Heck, Connect with English is a good twenty times funnier than any actual sitcom on broadcast or cable television today.  It’s predictable, slightly nuts, somewhat cheesy – but gosh darn it, it’s good, old fashioned 1990s middle-of-the-roadness, and there just isn’t enough of that in 2008.  Why watch the misbehaving teens of Gossip Girl when you can watch the really poorly acted romantic angst of Connect with English instead?

Connect with English is on every weeknight from 8-9pm on Comcast channel 22, Boston Kids and Family. If you search hard enough, you’ll probably find it on other PBS or random public access stations as well.


Given that my blog is about sports, I must make mention that the NFL season begins tomorrow, and I am not in any way prepared.  I did some horribly mediocre fantasy drafts, have already had to dismantle my DB/DLs in my league with individual defensive players, and can make no educated Super Bowl predictions.  I chalk this up completely to my work schedule, although I can not use that as a crutch.  I have approximately 19 hours in which to turn this around.  I have 19 hours in which to cram for the 2008 NFL Season.  Wonderful. Maybe I’ll keep WGR on in the office tomorrow and try to learn from a non-Brady-centric point of view.  I may not know what’s going on across the league, but I can most certainly tell you every single thing you ever wanted to know about Tom “Pretty Boy” Brady’s feet, thanks to the mostly clueless fan base and sports media here in Boston.

I will say this, however – Tom Brady will not have a lights out year.  Randy Moss won’t either.  I have made this prediction since June, and I am standing by it – one of them will be injured and will miss at least one regular season start this season.  Every great QB-WR combo eventually runs into injury problems, and I think this will be the season for either Brady or Moss to run into trouble. Both are too old not to run into such problems.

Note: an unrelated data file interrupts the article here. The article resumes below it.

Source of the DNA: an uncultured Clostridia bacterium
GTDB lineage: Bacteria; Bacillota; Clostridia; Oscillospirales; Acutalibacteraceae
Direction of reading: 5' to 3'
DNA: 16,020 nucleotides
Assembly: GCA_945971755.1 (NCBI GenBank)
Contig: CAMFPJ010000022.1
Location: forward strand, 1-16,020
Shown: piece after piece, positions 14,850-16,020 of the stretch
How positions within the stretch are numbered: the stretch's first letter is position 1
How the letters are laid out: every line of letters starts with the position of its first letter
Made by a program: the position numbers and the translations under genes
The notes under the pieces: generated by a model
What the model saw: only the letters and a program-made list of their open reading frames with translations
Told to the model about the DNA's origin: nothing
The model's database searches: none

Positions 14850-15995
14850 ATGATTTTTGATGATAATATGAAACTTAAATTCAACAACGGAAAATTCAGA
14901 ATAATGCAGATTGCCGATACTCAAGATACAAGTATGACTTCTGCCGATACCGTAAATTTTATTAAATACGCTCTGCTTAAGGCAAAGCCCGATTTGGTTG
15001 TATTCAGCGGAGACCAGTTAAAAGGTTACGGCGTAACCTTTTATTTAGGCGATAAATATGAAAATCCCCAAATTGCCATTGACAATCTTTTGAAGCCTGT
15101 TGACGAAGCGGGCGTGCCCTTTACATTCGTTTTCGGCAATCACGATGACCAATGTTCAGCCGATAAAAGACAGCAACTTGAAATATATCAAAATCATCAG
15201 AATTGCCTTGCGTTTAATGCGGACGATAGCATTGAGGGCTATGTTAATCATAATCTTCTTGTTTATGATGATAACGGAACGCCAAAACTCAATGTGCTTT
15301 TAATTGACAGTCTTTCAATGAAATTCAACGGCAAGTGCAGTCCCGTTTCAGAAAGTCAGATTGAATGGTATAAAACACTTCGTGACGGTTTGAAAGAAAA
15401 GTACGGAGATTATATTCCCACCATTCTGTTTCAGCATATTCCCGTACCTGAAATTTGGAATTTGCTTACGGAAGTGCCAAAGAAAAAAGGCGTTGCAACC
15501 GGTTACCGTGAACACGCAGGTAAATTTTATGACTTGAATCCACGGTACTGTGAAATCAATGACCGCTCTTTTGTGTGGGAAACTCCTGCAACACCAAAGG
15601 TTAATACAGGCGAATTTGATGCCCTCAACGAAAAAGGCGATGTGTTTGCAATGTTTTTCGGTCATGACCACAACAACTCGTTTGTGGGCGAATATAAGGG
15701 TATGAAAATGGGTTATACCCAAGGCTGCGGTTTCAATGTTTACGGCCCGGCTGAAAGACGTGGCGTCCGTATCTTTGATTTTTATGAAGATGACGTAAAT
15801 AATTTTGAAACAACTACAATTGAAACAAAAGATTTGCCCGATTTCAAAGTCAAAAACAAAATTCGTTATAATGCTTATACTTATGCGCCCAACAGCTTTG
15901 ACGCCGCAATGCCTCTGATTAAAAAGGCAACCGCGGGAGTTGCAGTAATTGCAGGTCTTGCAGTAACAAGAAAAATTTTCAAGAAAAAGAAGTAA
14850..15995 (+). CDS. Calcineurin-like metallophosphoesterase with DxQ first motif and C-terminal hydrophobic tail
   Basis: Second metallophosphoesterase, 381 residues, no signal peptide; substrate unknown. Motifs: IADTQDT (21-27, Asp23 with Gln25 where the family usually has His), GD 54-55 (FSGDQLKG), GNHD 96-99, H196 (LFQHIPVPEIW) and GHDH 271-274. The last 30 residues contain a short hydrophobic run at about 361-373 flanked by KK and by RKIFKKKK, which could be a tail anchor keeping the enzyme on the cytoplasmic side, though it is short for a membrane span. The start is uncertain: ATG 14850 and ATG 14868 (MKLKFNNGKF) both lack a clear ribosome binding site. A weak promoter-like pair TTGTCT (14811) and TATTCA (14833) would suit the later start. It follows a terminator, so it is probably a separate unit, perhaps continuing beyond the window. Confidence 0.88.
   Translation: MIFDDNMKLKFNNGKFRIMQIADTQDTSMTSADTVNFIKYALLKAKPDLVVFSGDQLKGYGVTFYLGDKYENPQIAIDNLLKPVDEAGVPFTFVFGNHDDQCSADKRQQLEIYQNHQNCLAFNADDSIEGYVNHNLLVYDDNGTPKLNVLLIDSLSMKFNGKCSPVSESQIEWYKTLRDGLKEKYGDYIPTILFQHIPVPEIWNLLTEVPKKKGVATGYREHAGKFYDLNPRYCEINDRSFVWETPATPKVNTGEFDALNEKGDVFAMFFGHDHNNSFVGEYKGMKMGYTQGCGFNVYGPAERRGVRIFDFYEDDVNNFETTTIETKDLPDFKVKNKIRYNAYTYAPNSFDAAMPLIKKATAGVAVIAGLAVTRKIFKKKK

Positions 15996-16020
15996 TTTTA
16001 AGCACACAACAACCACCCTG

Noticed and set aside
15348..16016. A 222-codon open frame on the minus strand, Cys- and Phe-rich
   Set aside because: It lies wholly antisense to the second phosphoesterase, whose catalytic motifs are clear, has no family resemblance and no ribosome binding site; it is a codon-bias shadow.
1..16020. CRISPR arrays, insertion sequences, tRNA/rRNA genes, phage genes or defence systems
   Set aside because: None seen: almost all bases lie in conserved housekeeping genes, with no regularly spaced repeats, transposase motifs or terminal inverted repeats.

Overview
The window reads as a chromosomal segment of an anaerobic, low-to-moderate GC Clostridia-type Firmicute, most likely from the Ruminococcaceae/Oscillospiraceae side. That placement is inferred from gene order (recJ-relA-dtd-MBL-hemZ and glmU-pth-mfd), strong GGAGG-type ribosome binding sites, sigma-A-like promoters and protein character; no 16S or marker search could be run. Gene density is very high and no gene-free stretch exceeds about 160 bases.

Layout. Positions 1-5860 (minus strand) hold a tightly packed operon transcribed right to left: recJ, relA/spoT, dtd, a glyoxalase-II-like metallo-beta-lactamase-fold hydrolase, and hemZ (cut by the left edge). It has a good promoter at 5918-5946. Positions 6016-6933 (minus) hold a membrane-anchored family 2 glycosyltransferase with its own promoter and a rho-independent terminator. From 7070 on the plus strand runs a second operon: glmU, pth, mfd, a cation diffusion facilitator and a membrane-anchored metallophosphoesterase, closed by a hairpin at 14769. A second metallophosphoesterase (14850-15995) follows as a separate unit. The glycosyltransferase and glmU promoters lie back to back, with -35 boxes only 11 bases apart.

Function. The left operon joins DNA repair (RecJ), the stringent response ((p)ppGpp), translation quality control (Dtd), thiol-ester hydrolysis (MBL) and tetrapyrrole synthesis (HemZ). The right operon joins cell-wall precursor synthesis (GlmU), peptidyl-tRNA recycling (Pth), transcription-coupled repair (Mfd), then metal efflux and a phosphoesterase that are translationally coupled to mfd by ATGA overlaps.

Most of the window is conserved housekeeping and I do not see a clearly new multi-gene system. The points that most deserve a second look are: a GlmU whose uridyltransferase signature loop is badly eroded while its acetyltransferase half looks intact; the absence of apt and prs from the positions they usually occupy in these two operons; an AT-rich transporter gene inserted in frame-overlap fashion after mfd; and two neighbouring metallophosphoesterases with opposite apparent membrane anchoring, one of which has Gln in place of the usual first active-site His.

I am worried about the Bills, since they are still without holdout Jason Peters, Trent Edwards has that nagging knee bruise, and they are hinging their special teams cart to a somewhat inexpeiernced long snapper in Ryan Neill.  But their win two weeks ago over the Colts was encouraging – I know it was the preseason, and I know it doesn’t count, and I know they were all second, third, fourth stringers – but they had so much more guts and paid so much more attention on every facet of their game than Indy did.  Maybe it’s a sign of things to come.  Maybe I’m getting my hopes up too much.

In my Bills related rant of the week, I must bring to everyone’s attention that the Bills-Seahawks game, a Fox 1pm game, is not being shown in Massachusetts.  See, Fox would rather show NOTHING in Massachusetts than show the Bills-Seahawks game or any of the other three matchups they are broadcasting at 1pm.   I know these games compete with the Pats-Chiefs duel, but sheesh – that game may have blow-out written all over it, and you would then get viewers turning over to another game.  Then you would want a NFC 1pm game on.  I never understood the need not to show double header action on every station every Sunday.  Football is football, and I, along with thousands of other Americans, will watch football regardless of what team is playing.  I don’t want the tired and annoying Pats to be my only option.



Filed under Boston MA, Buffalo Bills, fantasy football, Non-Sports Posts, Rochester NY

3 responses to “The Best Television Show You’re Not Watching (or ESL Theatre 3000 and NFL Opening Thoughts)

  1. Just wanted to say HI. I found your blog a few days ago on Technorati and have been reading it over the past few days.

  2. willy

    i was kevin in Connect With English. rebecca was my sister. email me.

  3. I’ve been a big fan of “Connect With English” for a number of years now, having lived in the Boston area in the mid-to-late 1990s. Everything you say about the genius of this program is spot on. I really hope someone finally releases Rebecca’s album!

    * This post is dedicated to the memory of Kevin Casey.